Justice Scalia wonders if the majority’s aim was rhetorical, to add a veneer of respectability to a ruling not only novel in Federal jurisprudence, but flatly contradictory to the entirety of American tradition on marriage and homosexuality up to the 1990s. A reader may justifiably conclude that that it is a tactic that appears to have been taken straight from the Griswold playbook.
The majority says that by invading states’ rights, DOMA represents "discrimination of an unusual character" that indicates nefarious purposes and justifies "careful consideration" (quoting Romer v. Evans, 1996). Justice Kennedy, the author of the majority opinion in Windsor, was also the author of Romer and it is remarkable that he quotes Romer immediately following a discussion of states’ rights. Romer actually displayed a breathtaking disregard for states’ rights.
Readers may recall that the plaintiff in Romer challenged a Colorado constitutional amendment, adopted by a vote of the people, in which the state and local governments were forbidden from considering homosexuals to be a class that deserves any more protection in the state constitution than other citizens are. The Supreme Court ruled in Romer that they had to be given a special status in the law, notwithstanding the Colorado constitution, because the equal protection clause of the Federal constitution would be violated if they were not.
The fact that Romer totally rejected any deference to states’ rights when the state refused to recognize homosexuals as a special class supports a conclusion that citing states’ rights in Windsor is a rhetorical ploy and not a statement of principle that can be relied upon in the future.
Legal scholars will soon expend much ink future divining just what part of the Constitution Windsor is based on. Moreover, the ambiguity in the majority’s language will undoubtedly vex lower court judges who have to apply it in future cases. The case law cited in Windsor is largely drawn from equal protection jurisprudence, but later comments in the majority opinion indicate that due process under the Fifth Amendment is its foundation.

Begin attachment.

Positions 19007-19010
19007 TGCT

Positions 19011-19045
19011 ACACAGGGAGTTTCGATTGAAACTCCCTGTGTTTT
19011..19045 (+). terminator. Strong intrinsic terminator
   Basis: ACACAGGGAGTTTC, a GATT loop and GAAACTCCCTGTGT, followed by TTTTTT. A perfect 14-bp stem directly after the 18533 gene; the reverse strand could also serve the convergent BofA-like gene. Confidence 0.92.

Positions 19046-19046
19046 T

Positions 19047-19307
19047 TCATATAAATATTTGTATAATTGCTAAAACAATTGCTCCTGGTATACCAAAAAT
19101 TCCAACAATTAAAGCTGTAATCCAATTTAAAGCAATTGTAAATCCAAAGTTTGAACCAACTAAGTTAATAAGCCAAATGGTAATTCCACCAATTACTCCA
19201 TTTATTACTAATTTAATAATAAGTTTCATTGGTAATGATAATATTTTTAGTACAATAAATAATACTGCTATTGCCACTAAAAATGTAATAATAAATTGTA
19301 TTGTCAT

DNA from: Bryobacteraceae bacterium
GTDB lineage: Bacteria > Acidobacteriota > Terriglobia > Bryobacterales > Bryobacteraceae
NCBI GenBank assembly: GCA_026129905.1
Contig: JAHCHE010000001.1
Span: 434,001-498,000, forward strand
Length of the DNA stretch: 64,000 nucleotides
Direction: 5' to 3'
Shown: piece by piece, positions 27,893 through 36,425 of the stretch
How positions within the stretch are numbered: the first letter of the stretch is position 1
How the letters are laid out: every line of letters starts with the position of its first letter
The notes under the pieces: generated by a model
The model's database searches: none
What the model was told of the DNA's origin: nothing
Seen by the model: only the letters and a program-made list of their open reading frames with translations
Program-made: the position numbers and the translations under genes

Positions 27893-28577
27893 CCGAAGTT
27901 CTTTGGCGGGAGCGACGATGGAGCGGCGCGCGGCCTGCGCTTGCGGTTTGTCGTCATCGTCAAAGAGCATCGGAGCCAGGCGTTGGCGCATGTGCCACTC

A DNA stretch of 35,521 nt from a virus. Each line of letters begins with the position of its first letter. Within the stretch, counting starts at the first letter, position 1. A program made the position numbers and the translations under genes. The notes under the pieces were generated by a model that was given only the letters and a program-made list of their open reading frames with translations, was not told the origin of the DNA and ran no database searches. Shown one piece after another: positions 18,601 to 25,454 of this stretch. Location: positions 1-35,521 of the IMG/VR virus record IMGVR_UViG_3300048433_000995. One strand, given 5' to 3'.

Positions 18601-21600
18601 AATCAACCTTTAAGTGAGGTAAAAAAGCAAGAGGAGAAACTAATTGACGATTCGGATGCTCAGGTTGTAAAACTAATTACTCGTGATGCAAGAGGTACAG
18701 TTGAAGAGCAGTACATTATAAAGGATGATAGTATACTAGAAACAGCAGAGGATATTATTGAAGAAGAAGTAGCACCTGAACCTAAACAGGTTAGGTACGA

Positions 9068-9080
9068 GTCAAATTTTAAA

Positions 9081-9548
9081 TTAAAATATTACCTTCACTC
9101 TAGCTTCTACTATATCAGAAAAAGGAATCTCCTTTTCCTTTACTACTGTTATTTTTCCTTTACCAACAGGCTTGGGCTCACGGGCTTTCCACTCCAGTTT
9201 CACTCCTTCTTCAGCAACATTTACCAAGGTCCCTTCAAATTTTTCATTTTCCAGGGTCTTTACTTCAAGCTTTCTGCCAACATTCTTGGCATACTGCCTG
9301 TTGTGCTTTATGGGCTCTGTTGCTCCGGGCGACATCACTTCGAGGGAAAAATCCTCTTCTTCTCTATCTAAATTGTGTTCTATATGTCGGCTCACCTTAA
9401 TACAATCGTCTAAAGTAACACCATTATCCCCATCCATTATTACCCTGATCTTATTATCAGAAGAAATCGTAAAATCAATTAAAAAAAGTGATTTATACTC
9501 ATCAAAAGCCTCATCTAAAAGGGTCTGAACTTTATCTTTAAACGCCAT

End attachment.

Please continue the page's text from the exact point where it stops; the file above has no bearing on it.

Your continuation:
The Fifth Amendment encompasses both equal protection and due process when Federal statutes and actions are under scrutiny, but the two protections are usually reviewed separately and under somewhat different rationales. Perhaps the Court was deliberately vague in the expectation that the lower Federal courts will use their imaginations to create various lines of reasoning from which the Court may draw what it finds useful in the future.
It is hard to predict what ground the future Roe v. Wade of homosexual marriages will cite as its legal basis for imposing "gay marriage" on the states that have not yet enacted it.
Clearly the majority in Windsor does not want to tie the future Court’s hands. Perhaps the Windsor majority cannot agree among themselves what the basis should be. Current members of the Court may recall that Roe v. Wade was heavily criticized for its poor reasoning, even by its own supporters. Justice Ginsburg, as an attorney and afterward as a judge, has long opined that the right to abortion should be founded on the equal protection clause. The author of Windsor joined in the plurality opinion of Planned Parenthood v. Casey, in which the "right" to abortion was recast from a fundamental right of privacy into a less-fundamental liberty interest. It is quite possible that the majority in Windsor did not want to be very specific about its grounds so that the future Court would not be tied to any particular legal theory and could benefit from commentary on the legal theories that are developed by the lower courts.
Nothing is certain in this life, of course, but Windsor does not bode well for the future of traditional marriage in American law. It will be for other columns to explore its implications for additional mutations of marriage — particularly polygamy and polyandry, its possible consequences for First Amendment freedoms, and how it will affect the lives of ordinary people in the United States.